Rep. Alexandria Ocasio-Cortez’s (D-NY) turn came to question former Trump lawyer and fixer Michael Cohen at the end of a long day of hearings last week — and she didn’t disappoint. She asked a series of succinct, fact-oriented questions aimed at getting Cohen to name the names of other people who could expose misdeeds by President Donald Trump.
Cohen’s answers pointed to David Pecker, the chair and CEO of National Enquirer parent company American Media Inc., along with two top Enquirer editors, as potentially knowledgeable about other “catch and kill” stories beyond Stormy Daniels. Ocasio-Cortez also asked about the possibility that Trump provided inflated asset valuations to insurance companies, prompting Cohen to observe that there are three Trump Organization executives who might be able to shed light on that — Ron Lieberman, Matthew Calamari, and Trump Organization chief financial officer Allen Weisselberg.
Weisselberg could be significant. His name has been floating around various Trump inquiries for months, coming up 35 times over the course of Cohen’s day-long testimony. House Government Oversight Committee Chair Elijah Cummings says he is likely to be called to testify — which could set off legal wrangling about whether or when he actually appears.
SIREN: @RepCummings says if Michael Cohen mentioned their names in the hearing yesterday, chances are they will be called in to testify, too. Heads up @DonaldJTrumpJr, Allen Weisselberg, maybe Ivanka & Jared
— Rachael Bade (@rachaelmbade) February 28, 2019
Weisselberg potentially has an ability to shed light on Trump’s business practices — which are remarkably opaque. A congressional inquiry involving Weisselberg would be fundamentally different from the law enforcement and counterintelligence inquiry Robert Mueller has been undertaking. Further, it’s a political process that only Congress can lead. Mueller’s inquiry, at the end of the day, actually isn’t the kind of “witch hunt” or political persecution that Trump and his allies complain about. But airing Trump’s shady business practices, legal or not, could be politically damaging to Trump in a way that could be genuinely helpful to Democrats.
While Mueller’s investigation is important and laudable in its way, the reality is that Trump is a political figure — the president of the United States — and the question of his suitability for high office is fundamentally a political matter, rather than a legal one. A political inquiry could shed enormous light on both Trump’s character as an individual and the raggedy state of white-collar crime control in the United States.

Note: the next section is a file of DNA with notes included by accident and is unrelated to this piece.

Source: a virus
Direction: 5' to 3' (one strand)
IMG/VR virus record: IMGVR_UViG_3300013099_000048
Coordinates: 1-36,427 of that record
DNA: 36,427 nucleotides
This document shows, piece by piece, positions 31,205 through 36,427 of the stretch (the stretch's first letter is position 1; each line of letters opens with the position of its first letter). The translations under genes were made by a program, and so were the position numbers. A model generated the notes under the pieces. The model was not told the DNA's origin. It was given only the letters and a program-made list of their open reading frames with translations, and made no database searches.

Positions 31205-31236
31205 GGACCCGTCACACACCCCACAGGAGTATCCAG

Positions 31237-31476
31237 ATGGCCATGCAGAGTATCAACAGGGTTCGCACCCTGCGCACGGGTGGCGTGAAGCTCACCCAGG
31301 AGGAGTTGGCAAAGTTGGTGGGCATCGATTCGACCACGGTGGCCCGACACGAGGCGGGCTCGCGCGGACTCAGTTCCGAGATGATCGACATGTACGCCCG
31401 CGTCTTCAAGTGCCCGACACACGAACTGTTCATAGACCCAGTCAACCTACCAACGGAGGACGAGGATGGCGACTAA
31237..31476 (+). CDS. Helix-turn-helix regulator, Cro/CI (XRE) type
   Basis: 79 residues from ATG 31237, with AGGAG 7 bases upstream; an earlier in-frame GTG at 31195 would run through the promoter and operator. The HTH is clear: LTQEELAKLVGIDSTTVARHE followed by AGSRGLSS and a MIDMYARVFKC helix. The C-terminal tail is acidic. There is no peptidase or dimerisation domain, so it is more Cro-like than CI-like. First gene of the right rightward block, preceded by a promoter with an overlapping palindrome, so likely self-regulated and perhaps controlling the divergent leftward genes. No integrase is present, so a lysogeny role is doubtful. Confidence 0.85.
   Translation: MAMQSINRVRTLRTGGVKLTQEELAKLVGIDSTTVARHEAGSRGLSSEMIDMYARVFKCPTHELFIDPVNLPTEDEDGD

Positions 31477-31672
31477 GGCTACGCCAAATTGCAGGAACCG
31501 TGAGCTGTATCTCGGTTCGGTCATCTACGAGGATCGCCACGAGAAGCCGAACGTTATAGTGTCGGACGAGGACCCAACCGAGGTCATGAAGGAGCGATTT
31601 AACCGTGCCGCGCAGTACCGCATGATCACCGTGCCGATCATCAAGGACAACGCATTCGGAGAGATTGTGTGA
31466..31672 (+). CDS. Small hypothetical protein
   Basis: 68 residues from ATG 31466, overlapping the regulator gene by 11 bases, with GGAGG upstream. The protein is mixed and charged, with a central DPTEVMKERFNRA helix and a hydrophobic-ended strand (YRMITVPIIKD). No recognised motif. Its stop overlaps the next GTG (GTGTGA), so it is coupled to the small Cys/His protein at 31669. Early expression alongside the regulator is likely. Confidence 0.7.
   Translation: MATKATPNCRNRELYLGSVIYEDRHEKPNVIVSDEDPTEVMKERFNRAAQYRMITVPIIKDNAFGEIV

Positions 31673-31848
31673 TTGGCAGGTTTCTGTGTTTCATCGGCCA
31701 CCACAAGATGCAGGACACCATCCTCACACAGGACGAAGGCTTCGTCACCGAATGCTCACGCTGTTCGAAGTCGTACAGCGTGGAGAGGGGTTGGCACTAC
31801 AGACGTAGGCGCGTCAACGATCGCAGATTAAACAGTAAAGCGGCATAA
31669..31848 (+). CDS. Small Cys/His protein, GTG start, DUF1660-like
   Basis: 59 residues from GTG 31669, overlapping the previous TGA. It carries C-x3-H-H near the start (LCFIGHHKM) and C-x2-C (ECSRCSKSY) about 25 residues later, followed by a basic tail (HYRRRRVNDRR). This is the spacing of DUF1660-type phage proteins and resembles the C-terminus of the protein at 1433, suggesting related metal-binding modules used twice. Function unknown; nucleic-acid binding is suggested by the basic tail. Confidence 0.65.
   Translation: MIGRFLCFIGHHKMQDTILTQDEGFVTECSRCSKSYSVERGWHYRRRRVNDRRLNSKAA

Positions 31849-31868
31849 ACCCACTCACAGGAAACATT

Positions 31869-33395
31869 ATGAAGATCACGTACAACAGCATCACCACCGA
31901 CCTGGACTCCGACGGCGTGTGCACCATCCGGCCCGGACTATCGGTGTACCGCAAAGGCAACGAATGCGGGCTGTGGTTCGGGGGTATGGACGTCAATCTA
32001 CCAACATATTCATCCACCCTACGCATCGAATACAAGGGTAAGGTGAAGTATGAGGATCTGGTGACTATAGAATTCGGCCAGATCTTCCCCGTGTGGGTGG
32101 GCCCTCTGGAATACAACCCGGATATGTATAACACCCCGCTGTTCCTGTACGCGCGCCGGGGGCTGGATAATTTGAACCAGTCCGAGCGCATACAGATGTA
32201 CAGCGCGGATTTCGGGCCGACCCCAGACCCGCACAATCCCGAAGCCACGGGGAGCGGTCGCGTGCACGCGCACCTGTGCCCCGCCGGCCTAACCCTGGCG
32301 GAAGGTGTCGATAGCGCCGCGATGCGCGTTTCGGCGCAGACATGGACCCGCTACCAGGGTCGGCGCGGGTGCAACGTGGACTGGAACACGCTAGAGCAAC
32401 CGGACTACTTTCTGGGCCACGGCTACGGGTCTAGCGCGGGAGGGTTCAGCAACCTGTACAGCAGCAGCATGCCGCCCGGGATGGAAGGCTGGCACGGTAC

It’s a job for the Democratic majority in the House of Representatives.
Allen Weisselberg isn’t cooperating with investigators (so far)
Casual followers of Trump scandal Twitter may recall that there was a great deal of buzz about Weisselberg last summer. Federal prosecutors had raided Cohen’s office in April as part of an investigation into him that eventually led to his November 2018 guilty plea and this week’s congressional testimony. Then in August, Weisselberg was subpoenaed in connection with the Cohen investigation and granted immunity so he could speak to investigators.
This immediately led to fevered speculation that he had “flipped” on Trump and would soon be providing prosecutors with reams of damning information.
Get ready for the Autumn of Allen Weisselberg.
That is the name we will soon be hearing constantly.
— Adam Davidson (@adamdavidson) August 23, 2018
The New Yorker’s Adam Davidson, who has intensively covered some of the Trump Organization’s shady practices over the years, published a mini profile of Weisselberg in August, suggesting he could shed light on all manner of potential crimes:
There are many open questions about how, precisely, the Trump Organization has made and spent its money in recent years. There is, for example, a question about where Trump got more than two hundred million dollars in cash to buy and lavishly upgrade a money-losing golf course in Scotland. In a deal in Azerbaijan, Trump knowingly did business with a family that is widely suspected of laundering money for Iran’s Revolutionary Guard. The F.B.I. has reportedly investigated the source of funds for a Trump-branded property in Vancouver, Canada; while the Trump hotel in Toronto also has suspicious funding. These are just a handful of the many business deals that Trump has conducted that have signs of possible money-laundering, tax evasion, sanctions violations, and other financial crimes. Many of the key questions about Donald Trump revolve around his funding sources and his business partners: Did he knowingly receive funds from criminals? Did he launder money for criminals? Did he receive remuneration to look the other way when his partners broke the law? Was much of his business built around selling his famous name to make illegitimate projects seem viable? More broadly, where did his money come from? Where did his money go? And how much questionable activity has he hidden from the world? Trump, himself, may not know the exact answers to all of these questions. Perhaps Allen Weisselberg does.
But the Autumn of Weisselberg did not arrive.
We know from NBC News’s investigative reporting team that Weisselberg’s grand jury testimony was in fact extremely limited — “three people with direct knowledge of the matter tell NBC News that Weisselberg is not cooperating, has never been a cooperating witness, and has provided limited details in the course of his testimony.”